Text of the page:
WATCH: Global’s Dave Trafford breaks Mayor Tory’s first budget.
TORONTO – Toronto Mayor John Tory is proposing a 2.25 per cent property tax increase in the 2015 budget.
The increase however, does not include a 0.5 per cent levy for the Scarborough subway extension, which was previously agreed upon by council.
“My commitment was on the property tax increase I can control in terms of putting together the 2015 budget,” Tory told reporters prior to presenting the city’s spending plan to the budget committee Tuesday morning.
“The point-five per cent was always there, long before we got here for this term.”
The mayor maintains the property tax increase is “well below” the city’s rate of inflation of 2.6 per cent despite the total, including the levy, being higher.
“The rate of inflation will be what it is and it presently stands at 2.6 per cent,” he said.
Avg Toronto house assessed at $524,833 will pay $92.79/yr in new tax. That includes new property tax, Scarb subway levy and Education tax.
— Dave Trafford (@DaveTrafford) January 20, 2015
Tory said he is also proposing to invest an additional $75 million into the operation budget to improve city services — with nearly half of it going towards public transit.
“Whether by foot, bike, or public transit, we’re investing in public transit to get this city moving,” Tory explained.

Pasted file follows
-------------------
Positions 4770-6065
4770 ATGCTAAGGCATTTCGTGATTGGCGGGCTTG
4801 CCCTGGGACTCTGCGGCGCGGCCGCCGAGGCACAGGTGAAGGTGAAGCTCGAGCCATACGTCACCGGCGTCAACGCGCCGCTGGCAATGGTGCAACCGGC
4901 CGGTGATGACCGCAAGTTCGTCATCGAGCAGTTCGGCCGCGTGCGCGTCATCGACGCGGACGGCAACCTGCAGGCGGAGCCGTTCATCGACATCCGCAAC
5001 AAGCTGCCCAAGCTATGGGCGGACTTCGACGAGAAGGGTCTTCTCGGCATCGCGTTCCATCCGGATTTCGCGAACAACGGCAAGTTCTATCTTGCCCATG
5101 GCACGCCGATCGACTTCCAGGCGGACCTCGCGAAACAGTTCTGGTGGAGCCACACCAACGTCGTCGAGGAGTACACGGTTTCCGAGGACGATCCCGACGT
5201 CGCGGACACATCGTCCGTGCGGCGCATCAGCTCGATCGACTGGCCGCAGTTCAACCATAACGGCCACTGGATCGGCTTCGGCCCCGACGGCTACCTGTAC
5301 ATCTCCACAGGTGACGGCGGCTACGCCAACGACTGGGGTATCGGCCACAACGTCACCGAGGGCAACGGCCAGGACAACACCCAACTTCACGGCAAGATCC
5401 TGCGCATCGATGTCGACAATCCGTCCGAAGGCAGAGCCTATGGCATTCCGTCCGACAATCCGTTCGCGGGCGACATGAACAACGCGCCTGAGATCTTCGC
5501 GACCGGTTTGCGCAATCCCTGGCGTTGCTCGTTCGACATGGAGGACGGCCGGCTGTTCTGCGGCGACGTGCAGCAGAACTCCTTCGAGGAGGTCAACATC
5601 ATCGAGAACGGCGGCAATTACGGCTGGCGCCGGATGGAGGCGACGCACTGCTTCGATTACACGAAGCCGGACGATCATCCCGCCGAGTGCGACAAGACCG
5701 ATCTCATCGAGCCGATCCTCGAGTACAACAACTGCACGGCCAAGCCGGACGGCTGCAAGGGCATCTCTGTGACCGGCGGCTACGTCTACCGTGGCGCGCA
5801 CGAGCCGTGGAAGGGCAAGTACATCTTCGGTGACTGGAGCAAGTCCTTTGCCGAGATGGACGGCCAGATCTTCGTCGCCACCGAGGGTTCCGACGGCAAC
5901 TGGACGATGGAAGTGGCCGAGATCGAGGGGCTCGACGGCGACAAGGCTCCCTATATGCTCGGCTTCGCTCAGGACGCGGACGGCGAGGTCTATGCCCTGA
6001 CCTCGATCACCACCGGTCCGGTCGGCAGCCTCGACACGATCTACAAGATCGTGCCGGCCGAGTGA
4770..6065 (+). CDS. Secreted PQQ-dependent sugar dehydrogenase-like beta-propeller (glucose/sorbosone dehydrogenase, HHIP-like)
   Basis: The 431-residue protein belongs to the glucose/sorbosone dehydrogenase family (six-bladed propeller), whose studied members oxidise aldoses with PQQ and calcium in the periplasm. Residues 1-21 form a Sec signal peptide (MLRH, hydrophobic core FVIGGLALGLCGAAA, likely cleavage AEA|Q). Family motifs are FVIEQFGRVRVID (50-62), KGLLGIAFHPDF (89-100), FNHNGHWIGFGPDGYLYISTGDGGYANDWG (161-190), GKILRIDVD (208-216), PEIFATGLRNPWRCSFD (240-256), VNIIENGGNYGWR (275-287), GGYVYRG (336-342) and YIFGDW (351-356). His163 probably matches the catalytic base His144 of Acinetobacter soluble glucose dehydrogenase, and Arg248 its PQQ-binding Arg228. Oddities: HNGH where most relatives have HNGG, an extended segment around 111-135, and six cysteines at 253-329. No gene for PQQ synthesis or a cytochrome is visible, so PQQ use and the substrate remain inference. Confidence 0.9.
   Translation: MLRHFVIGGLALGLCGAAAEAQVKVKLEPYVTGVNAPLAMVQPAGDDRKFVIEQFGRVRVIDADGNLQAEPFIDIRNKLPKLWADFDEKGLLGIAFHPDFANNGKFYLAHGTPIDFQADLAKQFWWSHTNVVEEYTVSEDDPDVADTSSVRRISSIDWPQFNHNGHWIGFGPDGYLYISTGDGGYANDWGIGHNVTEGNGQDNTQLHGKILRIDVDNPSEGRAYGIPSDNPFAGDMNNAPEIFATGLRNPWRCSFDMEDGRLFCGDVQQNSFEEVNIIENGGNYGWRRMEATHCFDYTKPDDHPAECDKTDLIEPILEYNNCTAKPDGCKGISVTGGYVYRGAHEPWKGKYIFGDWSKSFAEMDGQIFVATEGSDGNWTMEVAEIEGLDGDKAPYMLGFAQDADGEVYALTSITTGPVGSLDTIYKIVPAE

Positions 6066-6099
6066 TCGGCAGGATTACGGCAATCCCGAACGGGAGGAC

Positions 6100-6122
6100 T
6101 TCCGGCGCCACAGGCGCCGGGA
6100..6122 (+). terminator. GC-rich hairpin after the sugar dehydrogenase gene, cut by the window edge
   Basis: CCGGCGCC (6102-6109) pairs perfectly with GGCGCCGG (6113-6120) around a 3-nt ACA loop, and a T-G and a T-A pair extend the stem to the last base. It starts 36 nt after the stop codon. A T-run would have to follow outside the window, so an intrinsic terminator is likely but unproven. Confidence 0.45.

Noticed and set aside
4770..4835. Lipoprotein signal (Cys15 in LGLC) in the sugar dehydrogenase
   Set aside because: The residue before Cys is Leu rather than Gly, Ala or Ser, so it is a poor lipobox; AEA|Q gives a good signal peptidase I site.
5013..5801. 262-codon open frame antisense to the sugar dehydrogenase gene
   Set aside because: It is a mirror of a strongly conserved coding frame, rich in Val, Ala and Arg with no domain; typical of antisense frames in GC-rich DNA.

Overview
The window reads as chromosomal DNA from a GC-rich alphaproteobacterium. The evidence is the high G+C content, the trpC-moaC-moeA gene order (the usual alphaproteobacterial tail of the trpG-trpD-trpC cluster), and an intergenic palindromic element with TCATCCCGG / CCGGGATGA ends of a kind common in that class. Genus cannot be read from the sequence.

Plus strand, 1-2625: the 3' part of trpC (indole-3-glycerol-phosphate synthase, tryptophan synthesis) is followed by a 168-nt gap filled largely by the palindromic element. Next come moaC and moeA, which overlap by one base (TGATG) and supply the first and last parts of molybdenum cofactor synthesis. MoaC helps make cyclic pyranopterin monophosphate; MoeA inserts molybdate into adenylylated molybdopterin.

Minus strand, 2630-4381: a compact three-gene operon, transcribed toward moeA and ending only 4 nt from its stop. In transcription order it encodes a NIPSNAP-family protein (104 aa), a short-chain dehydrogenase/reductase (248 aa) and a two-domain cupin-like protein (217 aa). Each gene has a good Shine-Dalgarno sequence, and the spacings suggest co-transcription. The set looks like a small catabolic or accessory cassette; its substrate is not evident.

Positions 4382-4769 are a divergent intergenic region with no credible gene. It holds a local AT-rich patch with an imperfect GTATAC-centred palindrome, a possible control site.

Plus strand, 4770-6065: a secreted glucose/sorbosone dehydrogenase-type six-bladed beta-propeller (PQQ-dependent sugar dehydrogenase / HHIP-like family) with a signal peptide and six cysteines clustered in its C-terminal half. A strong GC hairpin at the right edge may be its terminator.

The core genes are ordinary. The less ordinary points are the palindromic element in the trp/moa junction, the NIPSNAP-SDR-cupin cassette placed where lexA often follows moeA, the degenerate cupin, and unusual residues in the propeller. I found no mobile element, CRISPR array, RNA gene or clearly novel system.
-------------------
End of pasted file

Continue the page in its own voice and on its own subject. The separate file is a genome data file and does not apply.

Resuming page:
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Transit and infrastructure were expected to be front and centre in Tory’s first draft budget, which also includes $14.4 million to support Toronto’s most vulnerable by adding more shelter beds. Tory is also setting a target of $80 million for city efficiencies.
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The city’s budget relies on $86 million from the province to achieve balance – a number which the city is still negotiating.
“Historically the province chips in way more money, this is really a year when we’re asking for a first installment,” Councillor Joe Mihevc told reporters Tuesday. “This actually marks a change from the Ford years by saying ‘province, we need you as partners, in funding good public services at the city level. $86 million is a start, I suspect in 2016 and beyond we’ll be asking for that partnership to deepen and be broader.”
But much of the proposed budget is subject to drastic change through several rounds of meetings including public deputations, and executive committee meetings before returning to council for final approval in March.
The TTC, Toronto Water and the Toronto Police Service have the largest budgets, together contributing to nearly 35 per cent of the total budget.
The #CityofTO staff recommended operating budget is $11.5 billion. Learn where the money goes. pic.twitter苏州夜网/wStosiRHps
— City of Toronto (@TorontoComms) January 20, 2015
The Toronto Police budget is targeting a zero per cent increase. Councillor Gary Crawford told reporters that number could change through the ongoing round of collective bargaining but the city has already put aside some money in case they have to pay higher salaries.
“It is a zero per cent increase but they’re not including collective bargaining mandated increases,” Crawford said.
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Traditionally, new mayors don’t have much input into the first operating budget, which is said to be close to $10 billion.
While campaigning, Tory promised to freeze TTC fares and keep residential taxes at or below the rate of inflation.
On Monday, Tory announced a 10 cent TTC fare hike and that children under 12 years will be allowed to ride for free.